Monomers: styrene (S, 99%, Aldrich), methyl methacrylate (MMA, 99%, Aldrich) were purified by passing through a column filled with basic alumina to remove the inhibitor. Tris(2-dimethylaminoethyl)amine (Me6TREN, 99%, Alfa), 4,4′-dinonyl-2,2′-bipyridyne (dNbpy, 97%, Aldrich), anisole (99%, Aldrich), tetrahydrofuran (THF, 99%, VWR), methanol (99%, VWR), hexane (99%, VWR), acetone (99%, VWR), N,N-dimethylformamide (DMF, 99%, VWR), copper(II) bromide (CuBr2, 99%, Aldrich), copper(II) chloride (CuCl2, 99%, Aldrich),), tin(II) 2-ethylhexanoate (Sn(EH)2, 95%, Aldrich), hexane (Fluka), 48% hydrofluoric acid aqueous solution (HF, > 99.99%, Aldrich), ammonium hydroxide aqueous solution (NH4OH, 28.0–30.0%, Fisher), anhydrous magnesium sulfate (MgSO4, Fisher) were used as received without further purification. Copper(I) bromide (CuBr, 98%, Acros), was washed with glacial acetic acid to remove any soluble oxidized species, filtered, washed twice with anhydrous ethyl ether, dried and kept under vacuum. Silica nanoparticles, 30 wt% solution in methyl isobutyl ketone (MIBK-ST), effective diameter d ≈ 15.8 nm, were kindly donated by Nissan Chemical Corp. and used as received. The tethered ATRP initiator 1-(chlorodimethylsilyl)propyl 2-bromoisobutyrate and surface modified silica (SiO2–Br) were prepared using previous reported procedures [24, 25]. The surface initiator densities are moderated with a “dummy” initiator chlorotrimethylsilane (99%, Aldrich).


Procedure for synthesis of SiO2-g-PMMA/PS particle brushes via activators regenerated by electron transfer (ARGET) ATRP.

Initiator (SiO2–Br nanoparticles), monomer (MMA/S), solvents (anisole, DMF), CuBr2, and Me6TREN were mixed thoroughly in a sealed Schlenk flask. A stock solution of Sn(EH)2 in anisole was prepared. Both mixtures were degassed by nitrogen purging, then the Sn(EH)2 solution was injected into the Schlenk flask to activate the catalyst complex and the flask was immediately put into an oil bath. The MW of the polymer was measured by SEC.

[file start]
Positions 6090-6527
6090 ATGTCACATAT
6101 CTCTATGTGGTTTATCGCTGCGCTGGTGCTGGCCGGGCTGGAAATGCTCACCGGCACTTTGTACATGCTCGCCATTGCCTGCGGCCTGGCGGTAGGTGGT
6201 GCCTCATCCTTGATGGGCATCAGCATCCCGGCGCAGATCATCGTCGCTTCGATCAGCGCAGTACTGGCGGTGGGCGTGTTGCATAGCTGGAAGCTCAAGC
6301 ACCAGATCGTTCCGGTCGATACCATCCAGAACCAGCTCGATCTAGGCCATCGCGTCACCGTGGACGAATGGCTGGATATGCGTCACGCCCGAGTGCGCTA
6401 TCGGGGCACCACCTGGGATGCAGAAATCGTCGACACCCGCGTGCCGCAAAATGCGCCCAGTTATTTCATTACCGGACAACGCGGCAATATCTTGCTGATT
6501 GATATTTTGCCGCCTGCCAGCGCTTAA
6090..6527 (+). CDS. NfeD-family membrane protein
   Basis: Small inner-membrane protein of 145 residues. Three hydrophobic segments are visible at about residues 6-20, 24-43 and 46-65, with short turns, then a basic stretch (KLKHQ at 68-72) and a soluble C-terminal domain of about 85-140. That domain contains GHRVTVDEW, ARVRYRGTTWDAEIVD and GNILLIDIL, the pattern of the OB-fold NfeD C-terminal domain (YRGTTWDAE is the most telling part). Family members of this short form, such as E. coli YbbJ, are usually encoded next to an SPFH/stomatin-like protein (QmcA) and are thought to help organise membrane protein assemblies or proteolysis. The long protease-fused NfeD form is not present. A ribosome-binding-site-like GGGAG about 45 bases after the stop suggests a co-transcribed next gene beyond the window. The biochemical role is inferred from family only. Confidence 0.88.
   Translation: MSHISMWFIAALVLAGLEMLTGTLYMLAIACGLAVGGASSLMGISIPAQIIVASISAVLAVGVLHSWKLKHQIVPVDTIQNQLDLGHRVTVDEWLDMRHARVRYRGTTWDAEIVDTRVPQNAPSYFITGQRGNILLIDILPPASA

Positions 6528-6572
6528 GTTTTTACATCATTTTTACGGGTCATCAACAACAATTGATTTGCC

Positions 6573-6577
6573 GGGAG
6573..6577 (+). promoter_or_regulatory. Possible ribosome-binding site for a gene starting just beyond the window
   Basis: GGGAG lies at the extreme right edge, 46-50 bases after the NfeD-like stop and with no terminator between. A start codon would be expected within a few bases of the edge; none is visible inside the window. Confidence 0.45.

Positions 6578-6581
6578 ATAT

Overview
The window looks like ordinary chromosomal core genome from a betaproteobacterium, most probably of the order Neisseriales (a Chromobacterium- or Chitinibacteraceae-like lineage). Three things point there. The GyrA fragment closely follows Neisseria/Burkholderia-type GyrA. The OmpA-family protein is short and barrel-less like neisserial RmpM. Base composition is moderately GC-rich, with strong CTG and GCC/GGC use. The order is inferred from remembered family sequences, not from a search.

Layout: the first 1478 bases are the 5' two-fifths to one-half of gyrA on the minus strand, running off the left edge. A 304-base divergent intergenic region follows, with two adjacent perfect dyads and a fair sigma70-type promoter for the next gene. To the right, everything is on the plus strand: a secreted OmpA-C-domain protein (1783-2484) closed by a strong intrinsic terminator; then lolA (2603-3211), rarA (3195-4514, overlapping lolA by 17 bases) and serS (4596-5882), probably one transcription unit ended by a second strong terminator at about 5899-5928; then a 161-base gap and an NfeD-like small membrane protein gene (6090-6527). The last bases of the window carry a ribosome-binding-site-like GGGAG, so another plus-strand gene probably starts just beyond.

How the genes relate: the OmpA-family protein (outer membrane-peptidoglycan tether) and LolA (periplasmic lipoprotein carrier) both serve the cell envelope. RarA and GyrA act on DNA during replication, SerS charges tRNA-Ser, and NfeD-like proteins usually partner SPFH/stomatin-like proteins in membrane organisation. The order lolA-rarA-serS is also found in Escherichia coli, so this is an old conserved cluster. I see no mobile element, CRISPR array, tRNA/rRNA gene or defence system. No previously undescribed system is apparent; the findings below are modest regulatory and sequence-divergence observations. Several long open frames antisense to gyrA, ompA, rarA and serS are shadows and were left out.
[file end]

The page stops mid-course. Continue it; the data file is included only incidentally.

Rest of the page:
Transmission electron microscopy (TEM) was carried out using a JEOL 2000 EX electron microscope operated at 200 kV. The spatial distribution, radius and inter-particle distances of the SiO2 nanoparticles were determined from statistical analysis of the TEM micrographs using ImageJ software.

Thermogravimetric analysis (TGA) with TA Instruments 2950 was used to measure the fraction of SiO2 in the hybrids. The data were analyzed with TA Universal Analysis. The heating procedure involved four steps: (1) jump to 120 °C; (2) hold at 120 °C for 10 min; (3) ramp up at a rate of 20 °C/min to 800 °C; (4) hold for 2 min. The TGA plots were normalized to the total weight after holding at 120 °C.

Dynamic light scattering (DLS). DLS, using a Malvern Zetasizer Nano ZS, was performed to confirm results obtained from TEM. It was also employed to determine volume-weighted average hydrodynamic diameters and distribution.

Grafting density was calculated using formula (1) [26,27,28].

$$\sigma_{\text{TGA}} = \frac{{ \left( {1 - f_{{{\text{SiO}}2}} } \right)N_{\text{Av}} \rho_{{{\text{SiO}}2}} d}}{{6 f_{{{\text{SiO}}2}} M_{\text{n}} }}$$

where fSiO2 is the SiO2 fraction measured by TGA, NAv is the Avogadro number, ρSiO2 is the density of SiO2 nanoparticles (2.2 g/cm3), d is the average diameter of SiO2 nanoparticles (15.8 nm), Mn is the overall number-average MW of the cleaved polymer brushes.